John Stern
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Editor, The Wisden Cricketer

Better longer

Let's have fewer series but make the best ones last

John Stern

May 13, 2008

Comments: 3 | Text size: A | A



Next change: South Africa may not be the biggest draw around but with the likes of Dale Steyn they aren't a box-office bomb either © AFP
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South Africa visit England later this summer and that normally means we're in for something portentous. In 1998 England were a Test down against Hansie Cronje's side and Old Trafford was half-empty while the football World Cup held the nation's attention. We were in the midst of a DOEC (Death of English Cricket) moment, of which we usually get one a summer. England turned that series around but there was another DOEC the following summer when they lost to New Zealand, which just goes to show fickle these deaths and Lazarusian comebacks can be.

South Africa's last tour to England in 2003 contained a proper defining moment when Nasser Hussain resigned as captain one match into the series, launching the Michael Vaughan era.

Both those series showcased Test cricket warts and all: there were DOEC moments, there were enthralling bits, dull bits and viscerally exciting bits. For the partisan Pommie eye, both series infuriated the hell out of us, but on reflection they were both absolute belters.

They were also both five-Test series and that might be the one thing that prevents the 2008 rubber being as memorable as the previous two. How much better would it be if England were in the middle of a five-Test series against New Zealand (split home and away) rather than two back-to-back best-of-threes? The game in England needs a great summer of Test cricket to reassert the pre-eminence of the five-day game to ward off the not-so-evil spirit of Twenty20.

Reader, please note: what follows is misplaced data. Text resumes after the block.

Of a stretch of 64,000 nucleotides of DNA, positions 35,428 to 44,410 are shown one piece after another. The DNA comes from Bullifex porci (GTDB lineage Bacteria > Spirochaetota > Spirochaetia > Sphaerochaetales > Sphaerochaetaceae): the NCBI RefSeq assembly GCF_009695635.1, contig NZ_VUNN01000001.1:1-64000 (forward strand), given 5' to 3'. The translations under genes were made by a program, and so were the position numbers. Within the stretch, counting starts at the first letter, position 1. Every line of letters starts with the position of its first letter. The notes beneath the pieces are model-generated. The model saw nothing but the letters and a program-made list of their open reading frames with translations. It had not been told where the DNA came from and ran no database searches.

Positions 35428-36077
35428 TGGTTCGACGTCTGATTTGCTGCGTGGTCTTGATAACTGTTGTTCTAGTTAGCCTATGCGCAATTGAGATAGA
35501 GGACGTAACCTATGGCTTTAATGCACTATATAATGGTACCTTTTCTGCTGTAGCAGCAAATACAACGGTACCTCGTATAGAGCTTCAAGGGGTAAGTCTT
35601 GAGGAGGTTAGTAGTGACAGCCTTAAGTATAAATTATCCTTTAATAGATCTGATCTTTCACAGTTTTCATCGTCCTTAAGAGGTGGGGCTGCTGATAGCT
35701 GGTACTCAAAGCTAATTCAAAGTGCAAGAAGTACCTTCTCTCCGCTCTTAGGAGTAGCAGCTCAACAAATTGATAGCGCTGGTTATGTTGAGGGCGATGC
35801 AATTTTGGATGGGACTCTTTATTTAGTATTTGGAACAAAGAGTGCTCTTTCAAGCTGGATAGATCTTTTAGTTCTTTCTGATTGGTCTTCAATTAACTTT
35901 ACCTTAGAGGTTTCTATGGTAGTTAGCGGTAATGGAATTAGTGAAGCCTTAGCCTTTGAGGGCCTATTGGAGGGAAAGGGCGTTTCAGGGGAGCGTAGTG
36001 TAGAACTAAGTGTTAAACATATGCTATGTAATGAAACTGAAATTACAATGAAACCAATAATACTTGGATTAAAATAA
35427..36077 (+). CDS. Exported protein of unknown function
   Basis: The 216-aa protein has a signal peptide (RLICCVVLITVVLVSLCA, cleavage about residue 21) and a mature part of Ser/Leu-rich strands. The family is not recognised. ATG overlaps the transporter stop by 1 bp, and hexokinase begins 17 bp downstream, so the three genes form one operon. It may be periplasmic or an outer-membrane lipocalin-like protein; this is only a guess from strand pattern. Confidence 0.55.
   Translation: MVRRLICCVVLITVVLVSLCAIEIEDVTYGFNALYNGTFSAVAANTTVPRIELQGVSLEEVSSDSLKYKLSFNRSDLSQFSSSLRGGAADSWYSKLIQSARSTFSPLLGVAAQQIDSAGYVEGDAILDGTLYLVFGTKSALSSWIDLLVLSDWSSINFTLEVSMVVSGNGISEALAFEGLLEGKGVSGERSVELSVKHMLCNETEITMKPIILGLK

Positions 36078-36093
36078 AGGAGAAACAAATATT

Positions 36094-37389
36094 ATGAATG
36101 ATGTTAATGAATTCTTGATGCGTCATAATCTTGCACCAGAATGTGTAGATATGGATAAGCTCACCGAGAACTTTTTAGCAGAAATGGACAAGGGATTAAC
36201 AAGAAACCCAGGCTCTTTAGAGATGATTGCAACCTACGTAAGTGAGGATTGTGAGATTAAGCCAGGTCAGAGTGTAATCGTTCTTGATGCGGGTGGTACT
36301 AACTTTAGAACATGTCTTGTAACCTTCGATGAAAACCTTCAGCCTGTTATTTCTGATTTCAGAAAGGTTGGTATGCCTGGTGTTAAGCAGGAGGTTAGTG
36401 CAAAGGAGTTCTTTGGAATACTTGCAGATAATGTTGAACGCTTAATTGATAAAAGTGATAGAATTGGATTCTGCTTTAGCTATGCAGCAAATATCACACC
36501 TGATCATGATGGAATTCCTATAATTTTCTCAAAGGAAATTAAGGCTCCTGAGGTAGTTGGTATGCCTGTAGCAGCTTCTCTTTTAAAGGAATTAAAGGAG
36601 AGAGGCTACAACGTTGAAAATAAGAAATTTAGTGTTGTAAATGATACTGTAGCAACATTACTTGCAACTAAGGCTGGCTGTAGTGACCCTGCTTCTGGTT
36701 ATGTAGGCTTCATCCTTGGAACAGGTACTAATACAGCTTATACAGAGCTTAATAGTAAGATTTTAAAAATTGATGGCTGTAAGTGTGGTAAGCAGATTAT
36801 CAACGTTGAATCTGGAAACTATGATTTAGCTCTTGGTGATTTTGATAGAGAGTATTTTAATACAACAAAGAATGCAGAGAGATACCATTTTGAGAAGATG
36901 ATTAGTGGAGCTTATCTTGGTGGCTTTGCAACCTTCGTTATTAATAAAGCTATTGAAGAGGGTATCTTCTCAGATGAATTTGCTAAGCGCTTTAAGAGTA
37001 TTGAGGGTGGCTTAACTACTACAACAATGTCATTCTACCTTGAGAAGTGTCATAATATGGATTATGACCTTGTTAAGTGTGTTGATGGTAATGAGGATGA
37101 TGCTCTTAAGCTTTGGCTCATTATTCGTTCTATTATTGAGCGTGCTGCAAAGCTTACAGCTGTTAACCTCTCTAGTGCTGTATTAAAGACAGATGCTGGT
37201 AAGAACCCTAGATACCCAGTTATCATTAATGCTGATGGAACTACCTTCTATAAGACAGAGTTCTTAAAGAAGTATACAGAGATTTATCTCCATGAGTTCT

South Africa are not considered glamorous tourists to the UK (though next to a Bond-less and Fleming-free New Zealand, they look pretty tasty). Without a world-class spinner and a batting line-up of substance rather than style, they tick the "tough opponents" box rather than "must-see". But with their pace attack, and the first proper chance for England supporters to see Dale Steyn in the flesh, it is still a mouth-watering series.

England are hardly stacked full of household names themselves but the punters should still fill the grounds. Test matches, especially at Lord's, are a social event as much as sporting contests. The packed houses in England are indicative, too, of an affluent society as much as an unquenchable thirst for the game.

If there are empty seats - and Lord's did announce some late availability for this week's New Zealand Test - then the navel-gazing might begin in earnest. England's absence from the European football championship leaves football-obsessed newspaper sports editors with large holes, and highly paid columnists with jobs to justify. Expect plenty of DOEC moments if England cock it up against New Zealand or if the grounds aren't chocker.

I usually buy tickets to the main Lord's Test of the summer but this year I baulked at the £75 price tag. At The Oval there are £100-plus tickets for an ODI against New Zealand. These are not corporate-jolly tickets with lunch and booze, but normal - though very decent - public stand tickets.